|Watershed Association Initiative supports citizen engagement across the MCWD
Two new citizen-led lake associations formed in the Minnehaha Creek Watershed District (MCWD) in 2016, bringing the number of resident groups organized around lakes and streams in the District to an all-time high. There are now 30 documented lake and stream groups that have formed in the MCWD, which has been supporting citizen efforts to protect their local waters for more than ten years.
Resilient yards workshops
The newest members of MCWD’s Watershed Association Initiative (WAI) are the Friends of Lake Hiawatha in Minneapolis and the Long Lake Waters Association in Long Lake.
Friends of Lake Hiawatha formed, in part, to respond to concerns about trash flowing into the lake from local streets during rain events. Preventing stormwater runoff is a key factor in improving water quality and this group has already made great strides in raising awareness about this issue. Since its formation, a device has been installed to capture trash at the storm drain outlet to the lake and a new storm drain cleanup program is being developed in the surrounding neighborhoods.
The Long Lake Waters Association is a consortium of residents from the cities of Medina, Long Lake and Orono that formed to address water quality issues on a regional scale. They’re working to understand the relationship between the lake and the surrounding landscape and to develop effective strategies to reduce the flow of polluted stormwater into Long Lake. The group is in the midst of forming regional partnerships with the three cities and MCWD, and collectively this group is looking at how common carp are impacting the lake. It is exploring a study similar to the MCWD’s carp assessment in the Six Mile Chain of Lakes which will help them develop an effective management strategy.
Since 2006, MCWD has partnered with Minnesota Waters and most recently with the Freshwater Society to run the WAI, which engages and empowers residents to help the MCWD meet its water quality goals. In addition to getting new groups started, WAI helps existing groups increase the effectiveness of the work they do to care for their lake, stream wetland or pond.
The WAI provides a range of services to new and existing groups including education, training, networking and engagement opportunities. In addition, the WAI helps groups develop action and lake management plans that guide their work toward reaching achievable goals. For more information, visit minnehahacreek.org/wai.
In partnership with Metro Blooms, we are sponsoring a series of workshops on how to make your yard resilient to changing weather patterns in Minnesota, and to protect the health of nearby lakes and streams.
Participants will learn about the best techniques for a reilient yard and receive one-on-one design assistance from trained designers. The workshops are just $15 per household to attend.
Job Opening: Communications Coordinator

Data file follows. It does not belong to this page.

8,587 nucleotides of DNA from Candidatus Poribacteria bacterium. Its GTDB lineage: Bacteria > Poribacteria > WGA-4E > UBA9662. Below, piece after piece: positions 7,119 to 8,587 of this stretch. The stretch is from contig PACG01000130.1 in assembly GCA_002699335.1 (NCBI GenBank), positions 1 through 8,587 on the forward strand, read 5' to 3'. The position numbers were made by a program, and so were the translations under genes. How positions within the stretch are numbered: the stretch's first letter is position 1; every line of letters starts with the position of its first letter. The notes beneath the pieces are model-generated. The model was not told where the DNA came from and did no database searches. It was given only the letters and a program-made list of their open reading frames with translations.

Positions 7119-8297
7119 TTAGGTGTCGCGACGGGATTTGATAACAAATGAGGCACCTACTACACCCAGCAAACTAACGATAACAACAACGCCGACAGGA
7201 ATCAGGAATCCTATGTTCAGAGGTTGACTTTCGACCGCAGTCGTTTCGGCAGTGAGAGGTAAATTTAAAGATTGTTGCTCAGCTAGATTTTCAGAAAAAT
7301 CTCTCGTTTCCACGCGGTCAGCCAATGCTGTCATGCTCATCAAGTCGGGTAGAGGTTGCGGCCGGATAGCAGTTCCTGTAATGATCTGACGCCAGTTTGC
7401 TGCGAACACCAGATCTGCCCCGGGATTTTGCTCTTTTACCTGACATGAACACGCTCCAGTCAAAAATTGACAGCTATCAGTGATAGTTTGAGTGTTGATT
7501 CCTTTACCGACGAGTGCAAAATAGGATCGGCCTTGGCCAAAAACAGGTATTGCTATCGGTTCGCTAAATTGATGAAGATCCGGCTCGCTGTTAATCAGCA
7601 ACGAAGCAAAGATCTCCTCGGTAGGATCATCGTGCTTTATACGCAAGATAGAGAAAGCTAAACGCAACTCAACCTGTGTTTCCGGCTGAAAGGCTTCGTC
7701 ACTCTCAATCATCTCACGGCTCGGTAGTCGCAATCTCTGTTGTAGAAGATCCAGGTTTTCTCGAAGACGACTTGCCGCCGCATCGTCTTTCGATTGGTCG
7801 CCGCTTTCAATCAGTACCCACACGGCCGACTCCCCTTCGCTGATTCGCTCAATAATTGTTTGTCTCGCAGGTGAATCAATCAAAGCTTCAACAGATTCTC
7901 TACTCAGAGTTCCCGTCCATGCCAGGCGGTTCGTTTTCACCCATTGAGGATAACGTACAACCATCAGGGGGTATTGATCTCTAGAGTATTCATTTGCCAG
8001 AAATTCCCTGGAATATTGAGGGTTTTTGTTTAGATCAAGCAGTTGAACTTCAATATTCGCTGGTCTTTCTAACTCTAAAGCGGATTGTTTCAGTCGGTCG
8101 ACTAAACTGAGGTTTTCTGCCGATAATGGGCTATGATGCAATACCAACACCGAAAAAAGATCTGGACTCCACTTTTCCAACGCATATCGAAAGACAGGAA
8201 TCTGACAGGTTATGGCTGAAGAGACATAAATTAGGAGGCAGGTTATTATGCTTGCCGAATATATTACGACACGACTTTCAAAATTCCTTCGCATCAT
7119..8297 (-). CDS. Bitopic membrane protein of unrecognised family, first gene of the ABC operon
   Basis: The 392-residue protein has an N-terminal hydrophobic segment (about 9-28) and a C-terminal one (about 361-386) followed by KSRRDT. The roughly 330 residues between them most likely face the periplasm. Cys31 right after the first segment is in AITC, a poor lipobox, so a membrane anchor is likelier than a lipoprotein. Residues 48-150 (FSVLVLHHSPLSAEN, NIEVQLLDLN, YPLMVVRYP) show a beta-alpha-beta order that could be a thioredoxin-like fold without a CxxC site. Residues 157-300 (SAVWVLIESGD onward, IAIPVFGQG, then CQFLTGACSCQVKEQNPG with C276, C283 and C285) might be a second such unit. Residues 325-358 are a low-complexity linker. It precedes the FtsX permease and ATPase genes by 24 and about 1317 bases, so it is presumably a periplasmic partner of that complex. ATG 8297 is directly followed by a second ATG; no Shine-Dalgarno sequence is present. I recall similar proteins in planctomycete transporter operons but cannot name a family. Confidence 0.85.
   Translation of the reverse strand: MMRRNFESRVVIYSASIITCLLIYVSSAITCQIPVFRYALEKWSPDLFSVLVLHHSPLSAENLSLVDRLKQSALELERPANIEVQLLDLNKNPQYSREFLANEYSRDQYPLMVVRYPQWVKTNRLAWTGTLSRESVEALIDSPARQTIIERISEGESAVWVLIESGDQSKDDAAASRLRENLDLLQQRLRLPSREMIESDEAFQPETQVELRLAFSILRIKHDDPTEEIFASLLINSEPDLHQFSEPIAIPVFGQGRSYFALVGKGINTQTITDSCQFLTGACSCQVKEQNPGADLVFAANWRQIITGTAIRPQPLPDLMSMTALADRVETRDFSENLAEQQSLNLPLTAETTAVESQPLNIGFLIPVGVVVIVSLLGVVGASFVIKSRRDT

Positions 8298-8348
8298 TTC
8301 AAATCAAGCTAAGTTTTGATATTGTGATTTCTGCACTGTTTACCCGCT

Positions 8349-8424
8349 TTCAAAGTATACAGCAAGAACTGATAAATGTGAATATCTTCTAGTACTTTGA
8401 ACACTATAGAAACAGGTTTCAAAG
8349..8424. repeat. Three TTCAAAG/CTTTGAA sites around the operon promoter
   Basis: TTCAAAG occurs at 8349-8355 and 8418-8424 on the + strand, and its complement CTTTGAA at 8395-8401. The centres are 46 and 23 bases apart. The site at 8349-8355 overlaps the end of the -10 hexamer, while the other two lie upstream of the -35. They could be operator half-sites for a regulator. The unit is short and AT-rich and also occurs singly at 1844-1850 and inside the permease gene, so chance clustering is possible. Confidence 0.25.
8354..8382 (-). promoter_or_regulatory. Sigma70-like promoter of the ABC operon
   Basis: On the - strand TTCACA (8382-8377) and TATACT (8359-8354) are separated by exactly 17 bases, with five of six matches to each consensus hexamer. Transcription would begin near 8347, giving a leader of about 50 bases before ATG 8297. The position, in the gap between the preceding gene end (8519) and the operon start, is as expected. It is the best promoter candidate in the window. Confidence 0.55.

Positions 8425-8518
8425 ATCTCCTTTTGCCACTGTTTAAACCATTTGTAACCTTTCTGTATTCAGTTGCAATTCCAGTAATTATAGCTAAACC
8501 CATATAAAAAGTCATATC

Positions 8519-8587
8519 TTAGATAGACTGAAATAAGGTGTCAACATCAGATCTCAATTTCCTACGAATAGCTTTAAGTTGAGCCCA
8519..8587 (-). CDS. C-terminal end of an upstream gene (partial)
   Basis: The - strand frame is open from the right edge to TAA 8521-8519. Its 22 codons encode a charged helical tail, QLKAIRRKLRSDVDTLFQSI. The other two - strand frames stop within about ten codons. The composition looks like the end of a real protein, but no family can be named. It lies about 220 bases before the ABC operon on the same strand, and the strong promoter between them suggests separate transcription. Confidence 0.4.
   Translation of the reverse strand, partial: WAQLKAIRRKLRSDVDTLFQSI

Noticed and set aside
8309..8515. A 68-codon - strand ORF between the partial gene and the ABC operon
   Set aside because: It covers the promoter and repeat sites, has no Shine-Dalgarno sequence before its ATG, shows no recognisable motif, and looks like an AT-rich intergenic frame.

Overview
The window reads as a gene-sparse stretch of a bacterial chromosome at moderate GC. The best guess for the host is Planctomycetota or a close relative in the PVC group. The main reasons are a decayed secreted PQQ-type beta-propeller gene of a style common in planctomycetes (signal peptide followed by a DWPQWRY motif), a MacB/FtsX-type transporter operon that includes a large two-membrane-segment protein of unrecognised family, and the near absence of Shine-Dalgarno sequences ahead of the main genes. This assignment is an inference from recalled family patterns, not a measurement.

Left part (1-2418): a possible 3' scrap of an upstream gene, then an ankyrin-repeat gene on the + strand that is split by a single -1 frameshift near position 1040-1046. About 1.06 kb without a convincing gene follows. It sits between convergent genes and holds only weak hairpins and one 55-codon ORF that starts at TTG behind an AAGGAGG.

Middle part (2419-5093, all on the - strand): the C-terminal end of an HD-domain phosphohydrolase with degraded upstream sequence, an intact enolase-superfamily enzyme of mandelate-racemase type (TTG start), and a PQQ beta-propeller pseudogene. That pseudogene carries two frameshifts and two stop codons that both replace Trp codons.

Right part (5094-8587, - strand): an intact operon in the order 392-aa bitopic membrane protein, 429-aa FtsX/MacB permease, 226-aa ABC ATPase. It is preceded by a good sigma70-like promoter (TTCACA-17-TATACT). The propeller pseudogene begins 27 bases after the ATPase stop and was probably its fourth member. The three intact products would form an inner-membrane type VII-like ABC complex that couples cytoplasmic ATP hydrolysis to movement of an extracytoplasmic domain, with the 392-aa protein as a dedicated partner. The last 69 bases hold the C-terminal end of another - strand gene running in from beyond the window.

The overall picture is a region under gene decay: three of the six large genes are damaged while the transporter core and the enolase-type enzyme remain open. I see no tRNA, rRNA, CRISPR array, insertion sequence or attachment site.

We are seeking applications for the full-time position of Communications Coordinator. The position plays a key role in MCWD’s efforts to increase awareness of the District and water quality issues and to build support for its collaborative approach.
The Communications Coordinator is responsible for writing articles, designing print and digital publications, managing website content and function, managing social media accounts, assisting with events among other duties. The successful candidate will possess strong written and oral communications skills for a variety of audiences and knowledge of web content management systems, desktop publishing software and social media tools. Ability to maintain a flexible attitude, be a self-starter, assist other employees as needed and develop effective working relationships with co-workers, consultants and others is preferred. Additional consideration will be given for project management and strategic planning experience.
Learn more and apply at www.minnehahacreek.org.
From the blog: Park Nicollet honored for its smart salt use
Longtime MCWD partner Park Nicollet Health Services was recently honored at the annual Road Salt symposium for the company's proactive work to reduce the use of road salt. Over-application of road salt is one of the major threats facing water quality in the Twin Cities -- the chloride is harmful to fish and wildlife and can impact drinking water. Worse yet, once the chloride is in the water, there is effectively no way to remove it.
Park Nicollet has worked diligently the past few years to reduce the use of salt at its 36 facilities across the metro. It has increased training for its snow removal professionals (including attending MCWD's workshops on road salt use), increased pre-treatment, invested in new equipment, and increased site monitoring.
Read more on our blog.
Upcoming MCWD meeting schedule
Splash-shot: Historical photos in honor of MCWD's 50th anniversary
- February 23 -- Planning and Policy Committee, 4:30 p.m., MCWD Offices
- February 23 -- Board of Managers Meeting, 6:45 p.m., MCWD Offices
- March 9 -- Planning and Policy Committee, 4:30 p.m., MCWD Offices
- March 9 -- Board of Managers Meeting, 6:45 p.m., MCWD Offices
Minnehaha Creek at Penn Avenue, 1880 (credit: Minnesota Historical Society). Follow us on Instagram @minnehahacreekwd for more shots from across the watershed.